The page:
Kayla Hill has been involved in the climate movement since she was 14 years old. Credit:Kate Geraghty
Hill remains optimistic. “The sign of a successful protest isn’t just having millions of people across the world. It is about every little thing you do that helps to contribute to the climate movement,” she says. Hill adds that many climate strikers are now of voting age, and she hopes that will encourage change.
Gulliver says in the lulls between the peaks, the climate movement still ticks along, without the same momentum or media coverage. She expects it won’t be long before another peak emerges.
Farmers, doctors and architects are among a growing diversity of professions now forming climate action groups.
Gulliver notes Australia’s history of direct action to create change – the 1982 Franklin River protest in Tasmania, the 1983 anti-nuclear protests and, more recently, the actions of protestors who disrupt traffic by dangling themselves from bridges and tunnels. Despite threats from NSW authorities that offenders face $22,000 fines and two years’ imprisonment, relatively new groups like Blockade Australia and Fireproof Australia say they will continue their actions.
A Fireproof Australia spokeswoman said many members resorted to direct action after trying more traditional forms of activism for years with little success. “History has told us, the only way to make a difference is to make social and political change is through civil disobedience,” she says. “We are very ordinary people … what we are doing is important to us, and we feel that someone has to be doing this.” Despite the new crackdown on protesters, their determination was just as strong.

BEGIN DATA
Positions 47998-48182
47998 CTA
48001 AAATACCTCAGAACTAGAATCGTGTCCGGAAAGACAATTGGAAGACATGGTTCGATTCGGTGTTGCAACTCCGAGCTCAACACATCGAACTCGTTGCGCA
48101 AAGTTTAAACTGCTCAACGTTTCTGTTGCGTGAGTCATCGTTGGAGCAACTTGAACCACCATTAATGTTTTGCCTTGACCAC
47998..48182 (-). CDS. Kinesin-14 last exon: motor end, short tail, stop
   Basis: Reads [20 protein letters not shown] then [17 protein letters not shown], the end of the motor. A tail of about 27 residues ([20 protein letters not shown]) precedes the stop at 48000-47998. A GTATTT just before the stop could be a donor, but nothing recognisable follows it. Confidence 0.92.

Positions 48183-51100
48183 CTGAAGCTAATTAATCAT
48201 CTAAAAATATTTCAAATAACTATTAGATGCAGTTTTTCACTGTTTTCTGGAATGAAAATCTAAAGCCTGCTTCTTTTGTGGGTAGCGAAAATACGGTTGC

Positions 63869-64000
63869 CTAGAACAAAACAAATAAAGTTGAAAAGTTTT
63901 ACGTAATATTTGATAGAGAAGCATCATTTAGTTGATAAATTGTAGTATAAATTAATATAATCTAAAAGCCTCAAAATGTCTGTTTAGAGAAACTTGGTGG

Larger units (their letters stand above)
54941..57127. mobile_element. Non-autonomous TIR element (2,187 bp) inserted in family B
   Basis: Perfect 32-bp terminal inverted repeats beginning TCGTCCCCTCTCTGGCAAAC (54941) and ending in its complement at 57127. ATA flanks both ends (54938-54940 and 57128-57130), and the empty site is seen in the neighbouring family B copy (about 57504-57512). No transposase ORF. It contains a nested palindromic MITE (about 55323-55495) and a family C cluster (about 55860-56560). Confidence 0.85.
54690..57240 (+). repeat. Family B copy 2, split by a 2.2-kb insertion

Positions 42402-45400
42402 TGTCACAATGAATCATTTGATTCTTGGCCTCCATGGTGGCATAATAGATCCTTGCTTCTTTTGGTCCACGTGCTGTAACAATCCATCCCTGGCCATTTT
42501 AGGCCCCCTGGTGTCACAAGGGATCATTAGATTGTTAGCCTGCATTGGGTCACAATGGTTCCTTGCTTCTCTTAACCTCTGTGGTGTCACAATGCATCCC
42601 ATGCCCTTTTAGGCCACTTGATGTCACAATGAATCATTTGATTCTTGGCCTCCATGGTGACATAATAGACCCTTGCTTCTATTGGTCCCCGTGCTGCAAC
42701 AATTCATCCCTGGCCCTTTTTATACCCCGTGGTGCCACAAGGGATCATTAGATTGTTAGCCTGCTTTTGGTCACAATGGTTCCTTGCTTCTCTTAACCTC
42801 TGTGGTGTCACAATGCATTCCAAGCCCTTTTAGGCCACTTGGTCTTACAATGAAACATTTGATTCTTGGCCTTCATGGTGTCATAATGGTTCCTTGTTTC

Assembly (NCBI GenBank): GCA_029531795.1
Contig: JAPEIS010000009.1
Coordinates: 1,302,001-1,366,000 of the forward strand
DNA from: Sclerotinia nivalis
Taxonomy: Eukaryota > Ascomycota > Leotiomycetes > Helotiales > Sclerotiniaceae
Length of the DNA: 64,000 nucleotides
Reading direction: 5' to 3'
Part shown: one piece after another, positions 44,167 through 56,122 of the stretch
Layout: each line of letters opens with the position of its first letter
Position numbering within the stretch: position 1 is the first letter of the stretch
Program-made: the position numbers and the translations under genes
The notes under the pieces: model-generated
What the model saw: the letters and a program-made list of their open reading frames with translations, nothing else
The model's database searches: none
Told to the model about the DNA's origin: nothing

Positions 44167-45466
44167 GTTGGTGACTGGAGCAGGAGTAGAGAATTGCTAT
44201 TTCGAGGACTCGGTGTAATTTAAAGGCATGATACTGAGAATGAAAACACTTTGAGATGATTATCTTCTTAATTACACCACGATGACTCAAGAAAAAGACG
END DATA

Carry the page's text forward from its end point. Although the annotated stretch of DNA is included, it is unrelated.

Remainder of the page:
Gulliver says that while traditional activism – which includes organising community events or letter-writing campaigns – was instrumental, it might not get the same media coverage as direct action. “Everyone has a different goal, for some people they might value that media attention, or maybe they are using direct action because they want to highlight the urgency [of the issue],” she says.
The climate change movement had swept across western countries at the same time, unlike the civil rights or women’s’ movements, which had been more country-specific. Social media has helped the environment movement transcend international borders.
Deakin University senior research fellow Dr Josh Roose says civil disobedience is part of a healthy democracy, particularly within the climate movement, and plays a role in shaping civic discourse. This was evident in the number of independent candidates running in this year’s election who have prioritised climate change, he says.
As the movement becomes more mainstream, its biggest challenge will be how it maintains this new momentum.
For young people, their drive to see stronger climate action comes from an existential threat that older generations have not felt in the same way. This, Roose says, is why young people need a more substantive role in shaping the world.
More broadly, social media was changing how people interacted and was instrumental in driving extremism, particularly the alt-right movement. This was particularly evident during the pandemic when people spent more time online than ever before. As people feel a growing sense of dissatisfaction with politicians, they were more likely to seek similar views to their own online.
Sharma hopes the upcoming federal election will bring change. “This election is so instrumental because it is the last, meaningful opportunity we have to make our voices on climate change heard. The future of the climate movement rests on this election,” she says.